The newly announced speechwriter and senior adviser to Bernie Sanders's presidential campaign has advised him for months and attacked his Democratic primary opponents without disclosing his relationship to the Vermont senator.
Left-wing journalist David Sirota has leveled harsh criticism at, among others, former Rep. Beto O'Rourke (D., Texas); Sens. Kamala Harris (D., Calif.), Cory Booker (D., N.J.), Michael Bennet (D., Colo.), and Kirsten Gillibrand (D., N.Y.); former Vice President Joe Biden; and former Colorado Gov. John Hickenlooper (D.), on Twitter and through his columns at the Guardian in recent months. All are running for president or strongly considering bids.
After the Atlantic asked about his unpublicized role with the campaign, Sanders's team announced the hiring of both Sirota and the Intercept‘s Briahna Joy Gray, who will be national press secretary. Campaign manager Faiz Shakir told the Atlantic that Sirota had been "advising" for months before his March 11 hiring.
Sirota reacted harshly to criticism of his writings on O'Rourke in January. "The screaming temper tantrums by Democratic Party operatives whenever reporters scrutinize a lawmaker’s voting record is something to behold. These people quite literally hate democracy," Sirota tweeted. The Texas Democrat joined the presidential field last week and managed to out-shine Sanders with a $6.1 million fundraising haul within 24 hours.
Sirota also tweeted other critics were running a disinformation campaign about him, calling the critics "unhinged" and "deranged."
Those tweets, along with 20,000 others, have been deleted from his account since the Atlantic inquired about his work for Sanders on Monday. Sirota claimed it was an "autodeleter that periodically and automatically deletes tweets:"
He did not respond when asked if it was a coincidence that the tweets were deleted hours after I contacted him and the morning before he was announced as a Sanders employee. He did not respond to other questions about why he had not disclosed his role with Sanders either on Twitter or on his website, Capital & Main, described as a home for advocacy journalism. Sirota’s ties to Sanders go back 20 years, to when he was Sanders’s press secretary in the House of Representatives. He has always portrayed that role as a past association and nothing more, despite his continuing affinity for Sanders.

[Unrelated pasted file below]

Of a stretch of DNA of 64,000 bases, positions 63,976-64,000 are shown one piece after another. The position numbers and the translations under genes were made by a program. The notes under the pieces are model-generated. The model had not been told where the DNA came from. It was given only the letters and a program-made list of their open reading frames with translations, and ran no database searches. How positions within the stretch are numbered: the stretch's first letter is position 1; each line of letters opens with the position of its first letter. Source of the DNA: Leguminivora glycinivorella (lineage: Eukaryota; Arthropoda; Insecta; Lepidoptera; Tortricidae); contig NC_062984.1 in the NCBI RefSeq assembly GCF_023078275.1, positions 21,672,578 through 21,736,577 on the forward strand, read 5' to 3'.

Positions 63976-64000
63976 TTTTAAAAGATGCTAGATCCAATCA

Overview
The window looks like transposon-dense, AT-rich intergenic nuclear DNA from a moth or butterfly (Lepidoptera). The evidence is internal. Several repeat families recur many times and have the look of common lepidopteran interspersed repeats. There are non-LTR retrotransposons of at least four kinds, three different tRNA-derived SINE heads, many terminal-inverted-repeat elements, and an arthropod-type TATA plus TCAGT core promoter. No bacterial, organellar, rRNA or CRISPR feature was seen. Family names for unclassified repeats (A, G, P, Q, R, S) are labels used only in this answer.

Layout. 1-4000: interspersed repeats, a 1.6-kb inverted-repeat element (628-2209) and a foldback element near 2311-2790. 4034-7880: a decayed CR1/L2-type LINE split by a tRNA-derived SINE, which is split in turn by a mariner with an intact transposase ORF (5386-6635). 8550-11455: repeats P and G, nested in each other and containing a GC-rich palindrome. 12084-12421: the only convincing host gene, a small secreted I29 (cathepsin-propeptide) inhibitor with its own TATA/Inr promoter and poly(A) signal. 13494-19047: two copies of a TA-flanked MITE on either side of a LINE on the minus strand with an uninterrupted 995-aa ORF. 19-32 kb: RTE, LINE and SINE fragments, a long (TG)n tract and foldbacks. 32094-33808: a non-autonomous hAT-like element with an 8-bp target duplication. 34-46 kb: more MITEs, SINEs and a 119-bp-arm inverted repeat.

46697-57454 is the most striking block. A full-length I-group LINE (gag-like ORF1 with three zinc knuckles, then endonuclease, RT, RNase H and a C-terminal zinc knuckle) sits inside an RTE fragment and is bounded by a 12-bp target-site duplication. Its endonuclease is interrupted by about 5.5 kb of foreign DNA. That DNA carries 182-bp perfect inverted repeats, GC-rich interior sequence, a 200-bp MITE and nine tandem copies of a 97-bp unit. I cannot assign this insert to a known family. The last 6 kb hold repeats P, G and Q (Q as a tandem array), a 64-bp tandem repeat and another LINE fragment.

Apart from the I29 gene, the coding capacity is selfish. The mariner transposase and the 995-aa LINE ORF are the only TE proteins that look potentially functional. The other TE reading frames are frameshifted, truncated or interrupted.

In one December column, Sirota wrote O'Rourke is "a new version of Barack Obama" but not in a good way: "Replicating an Obama presidency would be better than what we have now. But it would still be a tragedy." Of O'Rourke's presidential announcement, Sirota wrote "it was a whole lot of nothing."
Although coverage of his Senate campaign against Sen. Ted Cruz (R., Texas) was overwhelmingly positive about his baldly liberal stances in a red state, since joining the crowded 2020 field, O'Rourke has been hit with criticism for being insufficiently progressive.
Sirota's attacks on other 2020 candidates, purportedly as a journalist with no political agenda, didn't stop with O'Rourke:
Screenshots taken before the mass Twitter deletion preserve the role that Sirota was playing to his 125,000 followers, trying to turn the early online conversation about the 2020 primary race against other candidates, all while unofficially advising Sanders.
He’s accused Harris of giving in to big donors and changing her stance on health care, and questioned how she will defend and define being "tough on crime." He responded to Booker getting into the race by reminding people of the New Jersey senator’s defense of Bain Capital, Mitt Romney’s former company, in 2012, and a 2017 vote favored by the pharmaceutical industry that has become a big target for Sanders and his supporters.
Before his career in journalism, Sirota worked on Capitol Hill, including for Sanders when he served in the House of Representatives. He was fired from a Philadelphia mayoral campaign in 1999 for his role in creating a racially charged fake website for one of the rival candidates and was hired by Sanders shortly after.
Sanders took criticism in 2016 for the sharp rhetoric of his supporters—derisively called "Bernie Bros"—online against Hillary Clinton. He said in a February letter that he condemned bullying and harassment from his fans as he began his 2020 campaign, but he did not disclose Sirota's role for him at the time.